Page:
Being able to run when you absolutely, positively have to run — like playing with a narrow lead in the closing minutes — is mandatory. Right now, the Patriots can’t do it. They aren’t even close.

“It’s all of us,” said Fears. “It’s everybody. It’s not one thing, that’s the problem. It’s a combination of circumstances. We got injuries, we got different people, we got a bunch of stuff and we need to fix this thing the right way.”

Curran's AFC Power Rankings through Week 8>>>>>

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Tom Brady praises teammates, Edelman is 'like my little brother, in a good way'

Tom Brady praises teammates, Edelman is 'like my little brother, in a good way'

Tom Brady has a big week ahead of him. 

Brady spoke to the media for the last time on Saturday before the team departs for Atlanta tomorrow after their send-off rally at Gillette Stadium. 

As he prepares for his ninth Super Bowl, Brady praised his teammates and reflected on his relationship with them. 

When asked about his offensive line, Brady didn't hold back the plaudits, but also emphasized what we all knew: that their biggest challenge is ahead of them. They'll need to have a stellar game against an absurdly talented Rams defensive line

"We haven't had that many sacks this year, I think they've done such a great job protecting...The run game, I think, speaks for itself, and that was just an incredible effort last week. And we're going to need it again, because, obviously, this group is exceptional at that position... We're all going to be challenged, and we need those guys to play a great game."

Brady gave the line a shout out earlier this week on Instagram with a post that featured his clean jersey. The line has certainly played well in the playoffs, allowing no sacks while facing premier pass rushers Joey Bosa, Melvin Ingram, Justin Houston, and Dee Ford. All this while paving the way for Sony Michel & Co. to rush for more than 300 yards and eight touchdowns in two games. 


Brady was asked about the relationship he has with receiver Julian Edelman, his longtime teammate and friend.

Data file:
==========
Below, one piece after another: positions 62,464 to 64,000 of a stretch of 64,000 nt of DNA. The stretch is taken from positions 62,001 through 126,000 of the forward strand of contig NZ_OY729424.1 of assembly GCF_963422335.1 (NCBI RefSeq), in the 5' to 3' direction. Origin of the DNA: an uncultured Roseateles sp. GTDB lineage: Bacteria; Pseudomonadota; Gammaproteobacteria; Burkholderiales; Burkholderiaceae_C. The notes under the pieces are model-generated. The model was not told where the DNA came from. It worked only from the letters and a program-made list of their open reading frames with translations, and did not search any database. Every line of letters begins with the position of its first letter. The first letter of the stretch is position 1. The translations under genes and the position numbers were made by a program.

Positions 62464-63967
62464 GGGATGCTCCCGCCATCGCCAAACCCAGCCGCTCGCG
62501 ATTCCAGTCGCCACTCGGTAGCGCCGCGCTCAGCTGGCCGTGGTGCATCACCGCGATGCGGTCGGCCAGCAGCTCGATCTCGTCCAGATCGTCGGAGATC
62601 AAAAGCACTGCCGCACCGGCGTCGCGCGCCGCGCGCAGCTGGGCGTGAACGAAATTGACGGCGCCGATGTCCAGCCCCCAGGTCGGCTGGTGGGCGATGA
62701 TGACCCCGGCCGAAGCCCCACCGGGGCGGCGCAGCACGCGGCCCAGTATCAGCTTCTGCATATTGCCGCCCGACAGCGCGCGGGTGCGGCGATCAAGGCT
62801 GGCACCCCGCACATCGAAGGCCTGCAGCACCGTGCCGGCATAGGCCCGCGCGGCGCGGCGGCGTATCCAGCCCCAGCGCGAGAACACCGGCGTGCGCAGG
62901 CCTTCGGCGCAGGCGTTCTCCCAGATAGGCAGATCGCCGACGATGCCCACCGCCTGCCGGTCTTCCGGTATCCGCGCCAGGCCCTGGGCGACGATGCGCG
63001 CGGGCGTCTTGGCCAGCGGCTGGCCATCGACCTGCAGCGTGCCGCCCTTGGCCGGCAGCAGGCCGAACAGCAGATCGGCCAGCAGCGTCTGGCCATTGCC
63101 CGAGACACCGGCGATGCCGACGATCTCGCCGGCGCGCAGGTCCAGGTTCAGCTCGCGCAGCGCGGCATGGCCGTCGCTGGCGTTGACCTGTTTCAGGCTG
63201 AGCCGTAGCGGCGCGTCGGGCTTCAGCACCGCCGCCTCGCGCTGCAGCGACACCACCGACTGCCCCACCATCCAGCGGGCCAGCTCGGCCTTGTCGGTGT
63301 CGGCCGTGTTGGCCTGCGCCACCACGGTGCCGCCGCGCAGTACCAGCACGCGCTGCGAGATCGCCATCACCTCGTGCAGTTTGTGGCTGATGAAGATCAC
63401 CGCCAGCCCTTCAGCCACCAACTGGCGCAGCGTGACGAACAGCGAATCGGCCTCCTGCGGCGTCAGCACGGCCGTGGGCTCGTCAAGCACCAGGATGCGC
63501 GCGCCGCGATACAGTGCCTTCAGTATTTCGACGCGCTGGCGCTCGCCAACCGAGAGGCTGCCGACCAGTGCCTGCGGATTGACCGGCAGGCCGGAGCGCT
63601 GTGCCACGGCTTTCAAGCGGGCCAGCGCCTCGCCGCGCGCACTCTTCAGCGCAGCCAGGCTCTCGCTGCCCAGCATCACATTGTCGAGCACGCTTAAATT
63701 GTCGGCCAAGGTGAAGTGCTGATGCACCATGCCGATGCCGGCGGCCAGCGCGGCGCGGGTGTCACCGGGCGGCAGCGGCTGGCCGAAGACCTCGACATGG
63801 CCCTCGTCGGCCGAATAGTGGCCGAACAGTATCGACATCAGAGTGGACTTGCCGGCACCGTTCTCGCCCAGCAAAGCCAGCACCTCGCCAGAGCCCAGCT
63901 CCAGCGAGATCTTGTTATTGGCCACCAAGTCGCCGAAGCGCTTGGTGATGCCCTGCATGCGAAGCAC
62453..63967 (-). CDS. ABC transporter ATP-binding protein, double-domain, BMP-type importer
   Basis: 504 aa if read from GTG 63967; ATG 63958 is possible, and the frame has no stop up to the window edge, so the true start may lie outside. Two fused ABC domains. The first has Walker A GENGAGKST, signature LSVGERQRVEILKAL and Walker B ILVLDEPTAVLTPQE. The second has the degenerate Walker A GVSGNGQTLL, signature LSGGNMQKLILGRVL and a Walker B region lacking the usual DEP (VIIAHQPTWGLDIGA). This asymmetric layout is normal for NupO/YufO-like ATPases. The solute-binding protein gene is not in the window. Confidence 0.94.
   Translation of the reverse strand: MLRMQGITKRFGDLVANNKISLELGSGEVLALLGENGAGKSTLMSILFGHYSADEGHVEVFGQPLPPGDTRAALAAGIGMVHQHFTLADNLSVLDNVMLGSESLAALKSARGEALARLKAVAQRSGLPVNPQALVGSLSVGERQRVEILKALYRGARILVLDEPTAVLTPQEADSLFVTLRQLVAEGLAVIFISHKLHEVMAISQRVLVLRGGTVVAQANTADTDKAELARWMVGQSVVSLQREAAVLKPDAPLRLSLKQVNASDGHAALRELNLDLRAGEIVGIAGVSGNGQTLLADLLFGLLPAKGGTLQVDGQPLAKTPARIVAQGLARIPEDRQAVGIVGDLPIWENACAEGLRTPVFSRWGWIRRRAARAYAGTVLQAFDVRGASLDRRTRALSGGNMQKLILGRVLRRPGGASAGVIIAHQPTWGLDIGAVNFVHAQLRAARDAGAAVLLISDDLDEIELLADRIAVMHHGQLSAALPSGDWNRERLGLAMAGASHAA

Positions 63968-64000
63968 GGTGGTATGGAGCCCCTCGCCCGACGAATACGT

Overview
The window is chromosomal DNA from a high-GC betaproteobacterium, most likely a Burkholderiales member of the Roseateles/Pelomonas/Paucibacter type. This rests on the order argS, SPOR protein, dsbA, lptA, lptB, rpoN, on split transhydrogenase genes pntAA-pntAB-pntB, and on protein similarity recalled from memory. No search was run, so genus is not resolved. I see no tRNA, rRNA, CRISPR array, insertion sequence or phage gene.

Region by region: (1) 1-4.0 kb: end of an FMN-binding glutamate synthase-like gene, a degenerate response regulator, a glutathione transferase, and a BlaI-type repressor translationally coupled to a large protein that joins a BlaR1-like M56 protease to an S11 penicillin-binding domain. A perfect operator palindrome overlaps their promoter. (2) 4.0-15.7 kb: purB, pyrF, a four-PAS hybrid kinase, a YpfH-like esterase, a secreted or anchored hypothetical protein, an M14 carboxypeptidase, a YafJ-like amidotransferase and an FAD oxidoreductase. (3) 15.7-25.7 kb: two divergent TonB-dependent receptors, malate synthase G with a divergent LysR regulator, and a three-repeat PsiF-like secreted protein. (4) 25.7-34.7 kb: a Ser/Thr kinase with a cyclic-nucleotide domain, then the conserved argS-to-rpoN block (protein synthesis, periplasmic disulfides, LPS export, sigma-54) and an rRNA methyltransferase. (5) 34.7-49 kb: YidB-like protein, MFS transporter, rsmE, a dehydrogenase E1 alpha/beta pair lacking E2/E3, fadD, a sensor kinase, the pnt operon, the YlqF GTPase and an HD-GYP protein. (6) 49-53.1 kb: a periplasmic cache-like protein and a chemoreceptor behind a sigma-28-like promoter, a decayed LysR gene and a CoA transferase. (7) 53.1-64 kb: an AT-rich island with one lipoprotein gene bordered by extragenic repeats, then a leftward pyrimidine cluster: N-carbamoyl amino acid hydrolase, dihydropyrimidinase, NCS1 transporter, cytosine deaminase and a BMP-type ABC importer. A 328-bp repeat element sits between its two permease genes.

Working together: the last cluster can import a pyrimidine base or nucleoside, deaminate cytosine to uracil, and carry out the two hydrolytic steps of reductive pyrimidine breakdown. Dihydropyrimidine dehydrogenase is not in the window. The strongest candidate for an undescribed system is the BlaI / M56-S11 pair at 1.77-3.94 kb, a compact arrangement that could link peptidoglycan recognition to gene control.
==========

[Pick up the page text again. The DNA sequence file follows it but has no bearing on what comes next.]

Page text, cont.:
"I trust him so much. We put in so many hours together in the meeting room, in the film room...He's always kind of been like my little brother, in a good way. He knows how much I love him. What he's done with his career has been incredible."

Listening to any one of Edelman's "Mic'd Up" segments, it's obvious that the two have a very close relationship, and are driven to succeed by each other.

Brady and Edelman have been close since they became teammates in 2011, but that's more than a decade after Brady arrived in New England. Brady made light of just how long he's been there and how well he knows the coaches. 

"I was joking with Dante [Scarnecchia] and Ivan [Fears], I've been with them longer than I've been with my parents." 

Brady has certainly been here a long time, but if he has anything to say about it, he won't be gone for a while yet. 

The next time he takes the podium? It'll be in Atlanta, prepping for the Rams and a chance at a sixth championship. 

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Patriots midseason awards: Part Three


Patriots midseason awards: Part Three

The season is halfway over and the Patriots are on their bye week, so what better time for midseason superlatives? In the third of a three-part series, Phil Perry and Tom E. Curran and Mike Giardi tell you what's worked so far . . . and what hasn't.

PART ONE Best and worst on-field happenings | PART TWO: Midseason awards


PHIL PERRY: Rob Gronkowski's health. Yes, the workload has been hefty. But Gronkowski looks explosive, and he's made it through a half-season as Brady's best weapon in the passing game and one of the team's most impactful blockers. If he and Brady are healthy, they still have the ability to keep pace with most NFL offenses. 


TOM E. CURRAN: An effective running game. Four backs of varying skills who can keep the heat off Brady’s arm, make play-action useful and pick up the hard yards? If they keep improving, they’ll be the key to this offense.


MIKE GIARDI: There’s a bunch, but I’ll just drop these two names: Brady and Belichick. As long as Brady is operating at this level, the Pats have a chance (boy, I bet you’ve never heard that before). I still think, even with a somewhat uneven performance in the first half, that the offense will score every time it has the ball. That’s all about Brady. I’ve seen it too often not to believe. As for Belichick, he routinely coaches circles around the rest of these clowns in the NFL. His teams are generally smarter and almost always better prepared. This run of success in the salary cap league is unprecedented. It starts with the coach and he’s closely followed by the quarterback.


PHIL PERRY:  Lack of pass-rush options. It won't matter all that much who is in the secondary or how well they're playing if the Patriots pass rush isn't a threat to speed up opposing passers. They're thin on the edge, and they'll need the likes of Deatrich Wise, Cassius Marsh, Shea McClellin and Kyle Van Noy to provide them something in the way of disruption.